August, ugh — consistently the most challenging month for me to focus on work. To sit and paint all day long doesn’t work for me in August. The sun is at the wrong angle, making the studio’s light so harsh and brutal. Like so many other parts of the world, the days in my area are hot and dry. So dry. The entire region looks haggard and worn out, tired from the long hot summer days coming to an end.
I focus on preparing canvas for a burst of creative activity in the fall; when the light changes, the temperature cools down, and clouds return to the sky, diffusing the light, making the shadows softer and calmer.
Four more in my ongoing series of single-clock paintings. When I began this series at the end of last year, I was moving the hands along as I went… 1:00, 2:00, 3:00 and so on. It wasn’t long before I was going around again. So I changed the naming scheme. The hands will stay at 10:10 as the paintings are on 10 x 10-inch canvas.
These four are now at the George Billis Gallery in Westport, Connecticut. You can see them closer here: No.1, No.2, No.5, No.6.
I have completed several new little clock paintings. After having a pretty good reaction to my 10 x 10 inch paintings that I started sharing at the beginning of 2021 and selling a dozen of them, I found time between commissions to send a couple of new ones to the George Billis Gallery in Los Angeles.
The plan is to continue with an ongoing series of these pieces. Going forward, the time will be set to 10:10. Here we have No.3 & No.4.
Continuing with the 10 x 10 clock paintings that I shared at the beginning of 2021, this time with a teal variation. These clocks were among the first that I started to collect about 15 years ago and remain my favourite.
After spending months working in a bubble for the recent solo exhibition I had in New York and turning around a tight deadline for a group exhibition in Charleston, I am enjoying a slower pace in the studio — really good timing as we shift into summer.
I thought I’d share a painting that has yet to have a spotlight on this blog.
When working toward an exhibition I look back at my portfolio. And fourteen years ago I painted this clock and thought it was time to single it out again, this time putting it in the gallery in New York. It’s also available as a print.
In 2005 when I first painted this clock, I can distinctly remember the sense of urgency. Time was always precious and fleeting for me back then. I had two children under the age of three, a regular day job at a university teaching fine art photography and an old house that was always in desperate need of repairs.
This painting would have been done shortly after the kids were put down for a nap, or in the evening when there was a spare hour or two. I look back at my journal entries from then and marvel at how much I was able to do in a day. And when I look at this past painting I can see how I was trying to move toward considerably more detailed work but was crunched for time.
The past fourteen years have seen so much change in the way I operate through the day. I left my day job long ago once I was able to see I could sustain an actual livable income off of my paintings. My children grew up and are now bright-eyed teenagers who no longer need hands-on parenting while I spend countless hours through the day focussing on my paintings.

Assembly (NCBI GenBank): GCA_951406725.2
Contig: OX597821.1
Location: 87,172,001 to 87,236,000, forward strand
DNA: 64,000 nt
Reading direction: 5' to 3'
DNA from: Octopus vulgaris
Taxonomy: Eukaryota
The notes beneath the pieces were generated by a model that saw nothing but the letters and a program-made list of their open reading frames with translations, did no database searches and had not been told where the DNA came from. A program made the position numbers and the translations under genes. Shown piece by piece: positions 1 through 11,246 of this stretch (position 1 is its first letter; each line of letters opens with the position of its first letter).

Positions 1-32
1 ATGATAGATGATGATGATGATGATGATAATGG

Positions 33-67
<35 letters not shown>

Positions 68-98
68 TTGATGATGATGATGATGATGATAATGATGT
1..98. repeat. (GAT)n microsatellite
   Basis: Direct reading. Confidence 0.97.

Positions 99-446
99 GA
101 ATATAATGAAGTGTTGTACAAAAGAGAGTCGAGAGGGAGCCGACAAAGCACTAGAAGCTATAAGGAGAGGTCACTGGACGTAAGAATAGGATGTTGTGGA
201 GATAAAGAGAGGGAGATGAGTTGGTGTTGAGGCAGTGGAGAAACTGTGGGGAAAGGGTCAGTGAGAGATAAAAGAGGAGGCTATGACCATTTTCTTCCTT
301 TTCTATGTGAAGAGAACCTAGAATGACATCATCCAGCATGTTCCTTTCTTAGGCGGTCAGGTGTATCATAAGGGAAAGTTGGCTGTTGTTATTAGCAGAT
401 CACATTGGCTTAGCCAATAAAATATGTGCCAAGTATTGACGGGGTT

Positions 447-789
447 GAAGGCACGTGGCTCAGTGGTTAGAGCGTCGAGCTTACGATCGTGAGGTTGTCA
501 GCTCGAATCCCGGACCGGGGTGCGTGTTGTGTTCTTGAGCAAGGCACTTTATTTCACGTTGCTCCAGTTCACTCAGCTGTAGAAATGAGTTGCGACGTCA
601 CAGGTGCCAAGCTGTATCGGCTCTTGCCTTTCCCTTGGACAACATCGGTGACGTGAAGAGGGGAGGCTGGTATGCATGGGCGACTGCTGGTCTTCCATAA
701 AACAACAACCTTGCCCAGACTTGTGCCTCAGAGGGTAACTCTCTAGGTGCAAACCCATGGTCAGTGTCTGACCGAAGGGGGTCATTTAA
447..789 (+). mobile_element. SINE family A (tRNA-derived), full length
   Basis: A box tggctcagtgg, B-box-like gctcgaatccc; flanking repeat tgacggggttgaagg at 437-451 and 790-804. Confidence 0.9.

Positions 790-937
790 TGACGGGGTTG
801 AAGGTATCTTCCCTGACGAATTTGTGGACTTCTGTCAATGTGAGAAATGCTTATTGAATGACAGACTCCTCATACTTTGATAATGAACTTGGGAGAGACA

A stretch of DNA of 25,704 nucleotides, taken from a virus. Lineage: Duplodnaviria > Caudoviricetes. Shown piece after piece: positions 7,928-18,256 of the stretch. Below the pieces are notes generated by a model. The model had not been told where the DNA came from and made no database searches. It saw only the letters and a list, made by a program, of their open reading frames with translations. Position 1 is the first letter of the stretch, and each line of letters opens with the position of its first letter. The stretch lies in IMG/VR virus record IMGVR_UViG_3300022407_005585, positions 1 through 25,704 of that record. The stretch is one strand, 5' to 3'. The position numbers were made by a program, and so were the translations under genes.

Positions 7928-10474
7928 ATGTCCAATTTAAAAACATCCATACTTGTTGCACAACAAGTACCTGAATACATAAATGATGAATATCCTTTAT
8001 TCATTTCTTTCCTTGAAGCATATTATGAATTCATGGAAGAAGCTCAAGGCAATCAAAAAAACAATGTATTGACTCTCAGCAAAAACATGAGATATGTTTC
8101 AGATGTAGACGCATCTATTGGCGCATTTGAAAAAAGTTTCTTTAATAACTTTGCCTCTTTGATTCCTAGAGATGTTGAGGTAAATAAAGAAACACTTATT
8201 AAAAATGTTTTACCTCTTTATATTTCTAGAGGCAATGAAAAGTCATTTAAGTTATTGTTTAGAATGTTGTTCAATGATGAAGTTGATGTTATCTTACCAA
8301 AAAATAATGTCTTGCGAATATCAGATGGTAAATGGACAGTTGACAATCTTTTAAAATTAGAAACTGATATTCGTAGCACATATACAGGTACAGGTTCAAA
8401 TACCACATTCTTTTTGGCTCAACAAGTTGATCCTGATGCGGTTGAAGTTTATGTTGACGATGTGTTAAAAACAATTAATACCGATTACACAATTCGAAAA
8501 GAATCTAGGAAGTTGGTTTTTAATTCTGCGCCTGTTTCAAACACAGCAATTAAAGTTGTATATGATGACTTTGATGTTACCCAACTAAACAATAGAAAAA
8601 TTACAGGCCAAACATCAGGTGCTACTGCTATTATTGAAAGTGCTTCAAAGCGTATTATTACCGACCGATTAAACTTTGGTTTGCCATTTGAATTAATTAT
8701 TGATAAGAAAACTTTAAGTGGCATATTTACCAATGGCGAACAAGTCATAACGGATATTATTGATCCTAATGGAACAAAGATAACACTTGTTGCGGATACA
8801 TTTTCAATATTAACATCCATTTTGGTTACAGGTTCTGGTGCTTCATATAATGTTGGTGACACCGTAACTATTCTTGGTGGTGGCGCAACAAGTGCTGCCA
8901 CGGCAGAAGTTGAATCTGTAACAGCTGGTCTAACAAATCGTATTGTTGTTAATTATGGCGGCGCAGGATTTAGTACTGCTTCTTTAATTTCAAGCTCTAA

I have to admit that I am completely in awe when I think about what will change over the next fourteen years when I plan on picking this clock up from its spot on the shelf in my studio and painting it again.
Oh, summer. You make it so hard to stay focussed in the studio. The lure of the sunny beaches and trails to explore. Please grant me a few overcast or rainy days so I can lock myself in the studio for a few hours to finish these paintings.
Once these two paintings are complete, they’ll be heading to the Elliott Fouts Gallery in Sacramento, California.
Dream Days, a little alarm clock with brass bells sits on a small stack of books, all on blue.
I started painting these clock and book compositions a few years ago. I find the combination to have a calming effect. The shapes are so simple and recognisable. They have an orderliness about them that speaks to me. Read more
I’m happy with the way this one is turning out. It is nearly complete and once it’s ready to ship, it’ll be off to New York to be part of my October 13 – November 14, 2015 exhibition at the George Billis Gallery.
Twenty four vintage alarm clocks depicting all the hours in a day.
This painting has already sold, but there are affordable prints available. The folks at the Elliott Fouts Gallery will answer any questions you have and they ship worldwide.
For years — and I mean years — I have talked about my paintings being about the narrative of the vintage objects I paint.
I’m not so sure that’s it. Or at least, that’s not all they are about. I see the paintings really being about three things. 1) Technique 2) Minimalism 3) Subject
The technique I use, the slow layering of paint, the close attention to detail, it’s such a huge part of the work. I spend a great deal of time looking at realist painting, historic painting and new paintings being made right now. What I see in the technique is a connection to hundreds of years of art making, a connection to hundreds of years of artists.
My compositions are all straight forward and simple. They are minimalist. A philosophy that I strive to apply in all parts of life. When I’m not looking up art on the web, I’m looking up blogs and books about minimalism. In painting, I can quit literally design compositions that depict minimalist philosophy.
And right on top of that minimal composition, the subject sits with its own ideas. Vintage alarm clocks, for example, are all about time. They also have colours and shapes — numerous circles and ellipses, the hands pointing in all directions.